Governor Cuomo unveils HIV prevention plan for World AIDS Day

(AP Photo/Aijaz Rahi)

SCHENECTADY, N.Y. (NEWS10) – Since 1988, December 1 has been recognized as World AIDS day, a day to show support for the thousands of people around the world still living with HIV AIDS.

In Schenectady, the City Hall clock tower will be lit red for the entire month of December, to honor those who have died from AIDS and those still fighting the disease today. It’s a disease that was first reported as a mysterious illness 35 years ago.

According to the CDC, more than 1.2 million people are living with HIV in the U.S.A., but 1 in 8 of them doesn’t know it.

New York Governor Andrew Cuomo has launched a plan to end the AIDS epidemic by 2020. He says researchers have achieved some milestones.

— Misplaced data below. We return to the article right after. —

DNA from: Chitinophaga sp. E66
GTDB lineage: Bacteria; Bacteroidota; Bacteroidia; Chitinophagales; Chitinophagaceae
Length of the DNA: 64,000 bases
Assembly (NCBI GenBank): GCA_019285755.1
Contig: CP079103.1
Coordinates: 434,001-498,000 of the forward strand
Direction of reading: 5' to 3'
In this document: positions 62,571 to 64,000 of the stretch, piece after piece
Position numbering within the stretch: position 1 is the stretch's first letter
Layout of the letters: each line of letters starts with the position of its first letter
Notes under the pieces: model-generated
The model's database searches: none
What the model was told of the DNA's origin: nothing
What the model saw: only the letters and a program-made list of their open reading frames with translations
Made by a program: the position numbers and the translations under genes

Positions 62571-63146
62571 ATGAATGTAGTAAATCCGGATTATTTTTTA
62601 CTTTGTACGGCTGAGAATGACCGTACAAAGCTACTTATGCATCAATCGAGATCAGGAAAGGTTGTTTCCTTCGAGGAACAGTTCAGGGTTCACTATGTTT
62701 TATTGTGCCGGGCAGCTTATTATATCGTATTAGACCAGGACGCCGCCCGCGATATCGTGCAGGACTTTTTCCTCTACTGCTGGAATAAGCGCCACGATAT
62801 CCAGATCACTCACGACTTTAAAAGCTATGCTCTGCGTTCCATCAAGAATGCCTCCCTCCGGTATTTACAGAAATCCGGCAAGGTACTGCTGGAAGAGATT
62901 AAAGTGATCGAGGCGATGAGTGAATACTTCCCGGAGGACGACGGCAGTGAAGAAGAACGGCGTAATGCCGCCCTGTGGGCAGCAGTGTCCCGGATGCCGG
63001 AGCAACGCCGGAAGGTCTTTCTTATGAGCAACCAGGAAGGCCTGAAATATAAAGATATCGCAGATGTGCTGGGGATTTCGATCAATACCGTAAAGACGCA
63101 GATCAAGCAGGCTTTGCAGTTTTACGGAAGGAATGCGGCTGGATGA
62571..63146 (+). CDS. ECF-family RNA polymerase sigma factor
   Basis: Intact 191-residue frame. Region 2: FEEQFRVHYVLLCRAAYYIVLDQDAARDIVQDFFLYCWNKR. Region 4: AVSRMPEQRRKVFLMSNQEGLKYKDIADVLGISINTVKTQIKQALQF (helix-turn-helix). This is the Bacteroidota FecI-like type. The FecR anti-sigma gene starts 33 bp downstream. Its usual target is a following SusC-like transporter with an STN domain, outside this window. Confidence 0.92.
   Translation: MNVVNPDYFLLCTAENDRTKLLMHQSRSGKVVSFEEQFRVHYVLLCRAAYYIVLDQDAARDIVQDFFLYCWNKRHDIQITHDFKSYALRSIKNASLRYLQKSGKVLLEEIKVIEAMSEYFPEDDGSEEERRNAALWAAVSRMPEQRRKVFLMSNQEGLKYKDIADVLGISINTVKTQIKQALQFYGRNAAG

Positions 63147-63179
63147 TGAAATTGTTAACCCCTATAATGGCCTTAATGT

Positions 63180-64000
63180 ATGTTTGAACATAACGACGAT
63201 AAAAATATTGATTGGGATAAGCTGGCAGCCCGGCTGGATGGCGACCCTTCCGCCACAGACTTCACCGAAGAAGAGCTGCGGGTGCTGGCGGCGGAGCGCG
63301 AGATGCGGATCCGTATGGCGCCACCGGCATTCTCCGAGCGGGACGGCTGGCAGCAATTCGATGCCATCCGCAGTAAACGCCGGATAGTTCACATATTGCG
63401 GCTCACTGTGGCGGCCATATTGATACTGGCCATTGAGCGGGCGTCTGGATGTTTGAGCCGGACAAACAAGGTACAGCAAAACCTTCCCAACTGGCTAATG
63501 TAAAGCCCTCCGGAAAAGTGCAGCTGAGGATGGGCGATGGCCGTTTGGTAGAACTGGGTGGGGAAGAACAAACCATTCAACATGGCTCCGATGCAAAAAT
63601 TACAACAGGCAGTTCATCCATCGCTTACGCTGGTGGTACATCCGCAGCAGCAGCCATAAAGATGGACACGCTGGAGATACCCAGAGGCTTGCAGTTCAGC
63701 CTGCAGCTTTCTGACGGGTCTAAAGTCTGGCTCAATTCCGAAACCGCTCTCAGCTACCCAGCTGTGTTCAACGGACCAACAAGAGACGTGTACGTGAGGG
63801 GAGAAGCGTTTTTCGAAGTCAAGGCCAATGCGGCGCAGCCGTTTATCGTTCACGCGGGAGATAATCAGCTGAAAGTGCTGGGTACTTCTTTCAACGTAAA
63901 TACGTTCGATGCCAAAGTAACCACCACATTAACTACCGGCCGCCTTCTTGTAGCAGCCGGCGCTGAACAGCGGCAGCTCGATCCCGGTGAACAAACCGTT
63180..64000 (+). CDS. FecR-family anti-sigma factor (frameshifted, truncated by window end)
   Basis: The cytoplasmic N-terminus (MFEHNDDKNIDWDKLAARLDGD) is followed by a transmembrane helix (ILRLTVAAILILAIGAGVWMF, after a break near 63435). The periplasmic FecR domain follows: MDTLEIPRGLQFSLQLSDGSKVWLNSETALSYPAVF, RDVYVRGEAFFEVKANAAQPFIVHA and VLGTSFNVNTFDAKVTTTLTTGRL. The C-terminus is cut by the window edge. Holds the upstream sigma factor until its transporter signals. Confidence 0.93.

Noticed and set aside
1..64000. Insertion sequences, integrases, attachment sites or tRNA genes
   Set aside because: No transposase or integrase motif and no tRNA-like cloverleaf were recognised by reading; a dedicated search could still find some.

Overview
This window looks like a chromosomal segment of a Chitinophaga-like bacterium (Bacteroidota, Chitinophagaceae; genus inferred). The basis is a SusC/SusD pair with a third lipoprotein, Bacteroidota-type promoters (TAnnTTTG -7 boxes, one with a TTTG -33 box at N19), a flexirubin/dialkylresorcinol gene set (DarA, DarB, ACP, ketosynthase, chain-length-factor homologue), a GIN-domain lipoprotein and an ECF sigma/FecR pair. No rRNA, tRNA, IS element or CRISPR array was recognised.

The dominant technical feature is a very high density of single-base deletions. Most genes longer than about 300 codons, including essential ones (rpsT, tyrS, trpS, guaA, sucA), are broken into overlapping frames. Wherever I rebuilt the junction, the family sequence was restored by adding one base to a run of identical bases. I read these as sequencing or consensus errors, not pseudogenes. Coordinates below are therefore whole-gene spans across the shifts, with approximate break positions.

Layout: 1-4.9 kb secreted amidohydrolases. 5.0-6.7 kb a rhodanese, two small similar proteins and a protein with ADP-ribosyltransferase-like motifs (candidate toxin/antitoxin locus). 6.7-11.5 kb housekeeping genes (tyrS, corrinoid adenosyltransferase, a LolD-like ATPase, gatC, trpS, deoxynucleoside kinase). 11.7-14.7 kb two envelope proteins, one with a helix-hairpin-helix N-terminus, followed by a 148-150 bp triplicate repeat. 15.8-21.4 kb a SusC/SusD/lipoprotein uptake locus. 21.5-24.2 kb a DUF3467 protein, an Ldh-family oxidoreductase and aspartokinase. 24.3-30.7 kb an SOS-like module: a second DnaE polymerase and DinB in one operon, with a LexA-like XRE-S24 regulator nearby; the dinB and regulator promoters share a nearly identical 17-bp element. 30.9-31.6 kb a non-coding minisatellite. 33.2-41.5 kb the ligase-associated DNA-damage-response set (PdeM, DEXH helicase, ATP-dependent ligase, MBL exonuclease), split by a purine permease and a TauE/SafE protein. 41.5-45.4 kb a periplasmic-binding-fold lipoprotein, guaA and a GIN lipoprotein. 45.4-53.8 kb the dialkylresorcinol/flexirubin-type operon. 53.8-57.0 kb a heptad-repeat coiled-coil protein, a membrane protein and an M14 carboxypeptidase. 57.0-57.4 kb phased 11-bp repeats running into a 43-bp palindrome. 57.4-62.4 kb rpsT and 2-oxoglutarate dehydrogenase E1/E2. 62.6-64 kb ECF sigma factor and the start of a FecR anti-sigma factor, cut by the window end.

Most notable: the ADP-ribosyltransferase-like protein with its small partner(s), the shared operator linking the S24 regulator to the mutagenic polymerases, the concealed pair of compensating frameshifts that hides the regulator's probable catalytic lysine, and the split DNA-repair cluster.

During an 18-month period there were no cases of HIV transmission from a mother to a child. And in just one year, from 2013 to 2014, the number of people with HIV AIDS in the State who achieved viral suppression increased by 6,000.

This week, Governor Cuomo took steps to build on that progress.

The Governor signed legislation to remove age barriers to HIV testing and other sexually transmitted infections, to increase access to preventative care and treatment, and to expand access to information and data for researchers.

Governor Cuomo also proposed statewide initiatives to expand access to life-saving HIV services for youth patients. He also set a goal for the of 2020: zero deaths from AIDS and zero HIV transmissions through injection drug use.

Governor Cuomo said the following in a news release:

“With these aggressive new actions and new, far-reaching goals, we will continue to do everything in our power to end the AIDS epidemic in New York and forge a path for the rest of the world to follow.”

There is still no cure for aids, but multiple vaccines are being tested around the world.

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